Land-based enhanced rock weathering (ERW) is a biogeochemical carbon dioxide removal (CDR) strategy aiming to accelerate natural geological processes of carbon sequestration through application of crushed silicate rocks, such as basalt, to croplands and forested landscapes. However, the efficacy of the approach when undertaken with basalt, and its potential co-benefits for agriculture, require experimental and field evaluation. Here we report that amending a UK clay-loam agricultural soil with a high loading (10 kg m-2) of relatively coarse-grained crushed basalt significantly increased the yield (21 ± 9.4%, s.e.) of the important C4 cereal Sorghum bicolor under controlled environmental conditions, without accumulation of potentially toxic trace elements in the seeds. Yield increases resulted from the basalt treatment after 120 days without P- and K- fertilizer addition. Shoot silicon concentrations also increased significantly (26 ± 5.4%, s.e.), with potential benefits for crop resistance to biotic and abiotic stress. Elemental budgets indicate substantial release of base cations important for inorganic carbon removal and their accumulation mainly in the soil exchangeable pools. Geochemical reactive transport modelling, constrained by elemental budgets, indicated CO2 sequestration rates of 2-4 t CO2 ha-1, 1 to 5 years after a single application of basaltic rock dust, including via newly formed soil carbonate minerals whose long-term fate requires assessment through field trials. This represent an approximately 4-fold increase in carbon capture compared to control plant-soil systems without basalt. Our results build support for ERW deployment as a CDR technique compatible with spreading basalt powder on acidic loamy soils common across millions of hectares of western European and North American agriculture.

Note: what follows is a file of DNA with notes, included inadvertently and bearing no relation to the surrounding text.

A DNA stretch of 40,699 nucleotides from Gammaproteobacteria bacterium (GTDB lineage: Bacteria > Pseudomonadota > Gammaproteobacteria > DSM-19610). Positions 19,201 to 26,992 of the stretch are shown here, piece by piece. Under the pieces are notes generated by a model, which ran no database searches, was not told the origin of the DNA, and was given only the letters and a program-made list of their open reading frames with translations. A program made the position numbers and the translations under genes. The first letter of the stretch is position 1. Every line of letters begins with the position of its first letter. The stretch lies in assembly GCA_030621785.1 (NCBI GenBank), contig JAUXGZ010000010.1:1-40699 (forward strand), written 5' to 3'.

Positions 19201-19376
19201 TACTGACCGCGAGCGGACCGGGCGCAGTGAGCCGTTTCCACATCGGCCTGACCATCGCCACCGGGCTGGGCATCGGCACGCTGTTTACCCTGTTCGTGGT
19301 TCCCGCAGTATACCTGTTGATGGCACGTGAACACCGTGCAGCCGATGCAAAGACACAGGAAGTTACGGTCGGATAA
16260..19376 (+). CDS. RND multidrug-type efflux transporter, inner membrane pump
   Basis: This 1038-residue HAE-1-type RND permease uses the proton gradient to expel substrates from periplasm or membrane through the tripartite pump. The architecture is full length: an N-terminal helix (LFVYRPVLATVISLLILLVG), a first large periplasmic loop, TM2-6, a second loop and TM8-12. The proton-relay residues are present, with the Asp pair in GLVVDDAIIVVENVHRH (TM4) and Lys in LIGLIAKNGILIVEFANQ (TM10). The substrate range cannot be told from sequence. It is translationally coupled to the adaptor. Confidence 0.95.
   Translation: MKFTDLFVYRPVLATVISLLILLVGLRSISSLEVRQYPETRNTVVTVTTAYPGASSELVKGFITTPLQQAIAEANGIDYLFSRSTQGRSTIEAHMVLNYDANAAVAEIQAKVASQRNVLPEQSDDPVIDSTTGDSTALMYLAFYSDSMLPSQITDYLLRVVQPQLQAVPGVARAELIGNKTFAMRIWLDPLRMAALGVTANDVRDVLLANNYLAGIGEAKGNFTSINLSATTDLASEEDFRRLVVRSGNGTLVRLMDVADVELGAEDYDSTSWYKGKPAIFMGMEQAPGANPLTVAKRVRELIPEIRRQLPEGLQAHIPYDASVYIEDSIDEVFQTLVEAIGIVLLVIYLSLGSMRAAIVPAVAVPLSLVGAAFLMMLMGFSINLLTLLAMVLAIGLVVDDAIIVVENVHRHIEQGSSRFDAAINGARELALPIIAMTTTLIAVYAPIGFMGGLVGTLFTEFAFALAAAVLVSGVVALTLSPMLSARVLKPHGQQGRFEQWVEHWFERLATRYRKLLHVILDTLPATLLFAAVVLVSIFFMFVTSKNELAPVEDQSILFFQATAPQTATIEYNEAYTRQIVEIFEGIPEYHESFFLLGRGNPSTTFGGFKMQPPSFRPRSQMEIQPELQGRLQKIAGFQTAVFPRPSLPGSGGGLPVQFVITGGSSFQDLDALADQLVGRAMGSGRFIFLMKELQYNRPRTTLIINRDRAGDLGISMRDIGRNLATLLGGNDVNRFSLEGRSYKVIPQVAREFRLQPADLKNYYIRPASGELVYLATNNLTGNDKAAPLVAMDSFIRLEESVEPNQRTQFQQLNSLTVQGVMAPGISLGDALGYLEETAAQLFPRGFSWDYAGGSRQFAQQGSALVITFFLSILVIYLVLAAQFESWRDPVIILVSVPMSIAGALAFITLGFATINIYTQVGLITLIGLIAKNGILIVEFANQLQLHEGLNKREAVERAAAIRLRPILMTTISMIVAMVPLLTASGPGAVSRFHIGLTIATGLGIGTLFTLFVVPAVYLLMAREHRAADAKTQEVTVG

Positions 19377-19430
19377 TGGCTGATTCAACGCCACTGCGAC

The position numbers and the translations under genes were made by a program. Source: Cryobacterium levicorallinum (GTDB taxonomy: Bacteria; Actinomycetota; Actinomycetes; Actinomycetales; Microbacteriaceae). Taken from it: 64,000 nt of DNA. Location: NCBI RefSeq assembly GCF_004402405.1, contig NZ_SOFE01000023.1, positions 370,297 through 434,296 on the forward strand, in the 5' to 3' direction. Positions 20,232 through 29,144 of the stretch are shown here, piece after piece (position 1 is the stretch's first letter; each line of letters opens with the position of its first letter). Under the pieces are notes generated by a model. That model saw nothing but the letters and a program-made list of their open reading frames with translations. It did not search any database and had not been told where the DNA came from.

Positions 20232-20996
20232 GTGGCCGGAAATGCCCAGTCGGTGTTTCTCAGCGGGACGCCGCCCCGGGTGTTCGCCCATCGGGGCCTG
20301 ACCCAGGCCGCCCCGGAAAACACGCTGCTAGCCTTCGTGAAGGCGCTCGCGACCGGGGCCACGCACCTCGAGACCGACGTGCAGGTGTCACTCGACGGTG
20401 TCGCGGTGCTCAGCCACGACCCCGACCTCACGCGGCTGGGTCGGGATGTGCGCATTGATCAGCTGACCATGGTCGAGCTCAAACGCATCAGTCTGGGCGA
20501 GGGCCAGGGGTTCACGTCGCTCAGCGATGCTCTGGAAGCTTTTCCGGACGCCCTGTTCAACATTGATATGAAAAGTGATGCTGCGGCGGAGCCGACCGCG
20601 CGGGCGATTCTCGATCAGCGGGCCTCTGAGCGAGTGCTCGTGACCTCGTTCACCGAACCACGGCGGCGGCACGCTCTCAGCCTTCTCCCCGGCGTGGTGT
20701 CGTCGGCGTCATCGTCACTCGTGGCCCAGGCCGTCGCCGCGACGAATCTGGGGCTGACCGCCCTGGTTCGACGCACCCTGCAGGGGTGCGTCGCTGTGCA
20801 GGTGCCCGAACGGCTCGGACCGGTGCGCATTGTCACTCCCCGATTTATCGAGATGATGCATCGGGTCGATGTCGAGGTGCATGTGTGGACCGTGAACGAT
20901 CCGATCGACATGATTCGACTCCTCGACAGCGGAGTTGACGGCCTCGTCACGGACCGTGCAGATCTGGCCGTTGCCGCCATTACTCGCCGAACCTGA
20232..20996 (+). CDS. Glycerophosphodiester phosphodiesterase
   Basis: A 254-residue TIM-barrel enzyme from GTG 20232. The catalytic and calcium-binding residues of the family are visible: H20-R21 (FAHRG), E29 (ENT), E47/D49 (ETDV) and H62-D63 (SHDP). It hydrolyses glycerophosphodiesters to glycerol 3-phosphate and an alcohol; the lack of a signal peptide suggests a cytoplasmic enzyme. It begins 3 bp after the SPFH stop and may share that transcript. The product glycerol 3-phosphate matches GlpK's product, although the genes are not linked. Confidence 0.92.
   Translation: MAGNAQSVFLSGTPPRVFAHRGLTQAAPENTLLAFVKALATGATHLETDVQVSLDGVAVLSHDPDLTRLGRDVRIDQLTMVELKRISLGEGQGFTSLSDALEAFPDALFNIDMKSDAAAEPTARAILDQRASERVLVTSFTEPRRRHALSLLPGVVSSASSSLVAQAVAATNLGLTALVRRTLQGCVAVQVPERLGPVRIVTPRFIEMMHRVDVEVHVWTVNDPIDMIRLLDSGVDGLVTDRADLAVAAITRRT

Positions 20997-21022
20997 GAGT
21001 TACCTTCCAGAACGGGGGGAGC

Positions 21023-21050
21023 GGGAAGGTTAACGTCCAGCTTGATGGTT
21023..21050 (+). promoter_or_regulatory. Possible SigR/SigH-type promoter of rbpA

|Number of pages||19|
|Journal||Global Change Biology|
|Early online date||21 Apr 2020|
|Publication status||Published - 1 Jun 2020|
Bibliographical note© 2020, The Authors(s).
- enhanced mineral weathering
- carbon dioxide removal
Mark Edward Hodson
- Environment and Geography - Anniversary Professor